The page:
Imago Dei Week – Grace Community School

Blog by Ijeoma “EJ” Unegbu, EdD

Imago Dei is Latin for “image of God.” Simply put, we are all image-bearers of the Creator, and by His grace and mercy, we have inherited a  beautiful family history and lineage. Like anything God sees as good, the enemy co-opts and corrupts. Biblical diversity refers to what God intends for humanity: believers of every tribe, tongue, and nation come together as one body. Psalm 133 and Ephesians 4:1 are excellent passages on unity in the body. 

With these tenants in mind, Imago Dei Week was a time to remind us of God’s desired hope for humanity, especially His longing for our redemption and the hope we become a reflection of His story in us. We invited Grace students to explore the varied stories of God’s humanity during Imago Dei Week. We received encouraging feedback from students and staff who found an understanding and appreciation for the creative, God-ordained dispensation in all of us.

February 13th commenced Grace Community’s Imago Dei Week event. The headline chapel speaker was Indira Karimova of Kyrgyzstan. Born into a strict Muslim community, Indira became a young bride at eighteen at the behest of her family. Ms. Karimova detailed the physical and emotional abuse she received in childhood and during her marriage. Mercifully, she was introduced to Jesus after relocating to the United States with her then-husband. When she finally escaped her abusive marriage, Indira was granted a special visa, given to few, under the trafficking umbrella, as she was subjected to marriage against her will at a young age. With her two young daughters, Indira found help through a local shelter, where they could connect with a local non-profit to get on their feet. Ms. Karimova discussed the importance and impact of the shepherding she received from her beloved Green Acres church family. Through time spent with her newly acquired Christian friends, she realized how desperately she “wanted to know the God they were serving,” In finding Christ, Indira found forgiveness in her heart toward her family and the individuals who had abused her. She concluded her message to Grace students by reiterating the importance of forgiveness and love for others, for only then do we successfully mimic the love of Christ in a broken world.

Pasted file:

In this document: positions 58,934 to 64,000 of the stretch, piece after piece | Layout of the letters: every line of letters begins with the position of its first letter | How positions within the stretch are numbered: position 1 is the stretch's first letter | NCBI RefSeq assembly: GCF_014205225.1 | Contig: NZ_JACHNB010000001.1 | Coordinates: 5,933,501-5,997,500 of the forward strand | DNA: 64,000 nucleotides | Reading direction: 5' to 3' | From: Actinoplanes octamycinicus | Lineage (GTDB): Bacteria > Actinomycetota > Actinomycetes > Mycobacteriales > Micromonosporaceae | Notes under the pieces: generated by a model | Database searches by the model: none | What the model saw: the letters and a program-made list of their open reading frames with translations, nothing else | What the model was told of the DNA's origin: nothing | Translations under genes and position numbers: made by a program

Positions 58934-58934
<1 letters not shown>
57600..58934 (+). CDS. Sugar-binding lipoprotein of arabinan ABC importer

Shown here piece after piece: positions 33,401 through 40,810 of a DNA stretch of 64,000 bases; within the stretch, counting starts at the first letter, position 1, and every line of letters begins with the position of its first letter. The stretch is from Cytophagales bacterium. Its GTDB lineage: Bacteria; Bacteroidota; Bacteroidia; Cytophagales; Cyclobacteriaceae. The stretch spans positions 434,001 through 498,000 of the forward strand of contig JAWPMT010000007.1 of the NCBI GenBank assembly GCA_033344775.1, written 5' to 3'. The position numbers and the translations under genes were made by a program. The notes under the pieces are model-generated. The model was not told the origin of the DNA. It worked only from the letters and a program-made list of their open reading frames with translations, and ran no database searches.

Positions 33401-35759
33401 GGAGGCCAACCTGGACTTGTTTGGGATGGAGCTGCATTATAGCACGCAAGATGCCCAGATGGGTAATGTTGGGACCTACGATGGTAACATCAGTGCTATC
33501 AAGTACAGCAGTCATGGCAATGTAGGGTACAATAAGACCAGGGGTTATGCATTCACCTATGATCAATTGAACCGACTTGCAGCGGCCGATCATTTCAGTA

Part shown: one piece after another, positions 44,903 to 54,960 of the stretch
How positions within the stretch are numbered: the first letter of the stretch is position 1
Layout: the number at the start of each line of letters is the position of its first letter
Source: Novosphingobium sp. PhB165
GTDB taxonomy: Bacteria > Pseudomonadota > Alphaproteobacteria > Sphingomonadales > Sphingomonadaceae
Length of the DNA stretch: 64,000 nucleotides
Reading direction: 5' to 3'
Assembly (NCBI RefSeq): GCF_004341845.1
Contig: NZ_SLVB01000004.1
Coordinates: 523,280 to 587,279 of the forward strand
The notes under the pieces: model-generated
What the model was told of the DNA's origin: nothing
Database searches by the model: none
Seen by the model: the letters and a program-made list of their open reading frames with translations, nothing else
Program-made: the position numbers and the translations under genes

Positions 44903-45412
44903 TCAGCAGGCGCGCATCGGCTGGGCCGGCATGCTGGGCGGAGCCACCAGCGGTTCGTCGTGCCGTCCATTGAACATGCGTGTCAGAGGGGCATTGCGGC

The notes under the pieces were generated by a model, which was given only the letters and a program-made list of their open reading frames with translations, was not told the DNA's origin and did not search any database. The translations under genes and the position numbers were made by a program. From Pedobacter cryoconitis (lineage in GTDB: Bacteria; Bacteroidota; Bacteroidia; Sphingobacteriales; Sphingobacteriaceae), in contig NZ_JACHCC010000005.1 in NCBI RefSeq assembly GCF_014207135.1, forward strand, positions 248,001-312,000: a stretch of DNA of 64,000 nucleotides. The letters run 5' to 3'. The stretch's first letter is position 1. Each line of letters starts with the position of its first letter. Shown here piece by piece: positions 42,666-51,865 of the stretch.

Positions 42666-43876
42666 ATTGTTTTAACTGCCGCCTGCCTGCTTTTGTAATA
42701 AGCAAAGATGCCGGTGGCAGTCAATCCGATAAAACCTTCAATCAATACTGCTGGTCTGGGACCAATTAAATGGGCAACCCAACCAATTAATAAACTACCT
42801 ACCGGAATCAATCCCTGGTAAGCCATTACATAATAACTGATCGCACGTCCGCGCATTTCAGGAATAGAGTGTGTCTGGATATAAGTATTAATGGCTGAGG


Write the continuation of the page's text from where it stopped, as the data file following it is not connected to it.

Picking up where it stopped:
On Valentines Day, February 14th, students were given a variety of breakout options and speakers from which to choose. Creatively titled GRACE sessions, this acronym stood for Gender, Race/Religion, Age/Ability, Cultural/Community, and Ethnic/Economic. We were so pleased to invite the following guest speakers:

  • Dr. Manouchehr Khosrowshahi (Dr. K) is a native of Turkey, a political science professor at Tyler Junior College (TJC), and a Fulbright scholar. He discussed with students how Iranian women are stirring a revolution with a protest against hijab-wearing. 
  • Ruchi Rachmale, MD, MPH, a first-generation Indian American raised in Detroit, provided a session on her medical journey and relocating to East Texas as a general preventative medicine resident.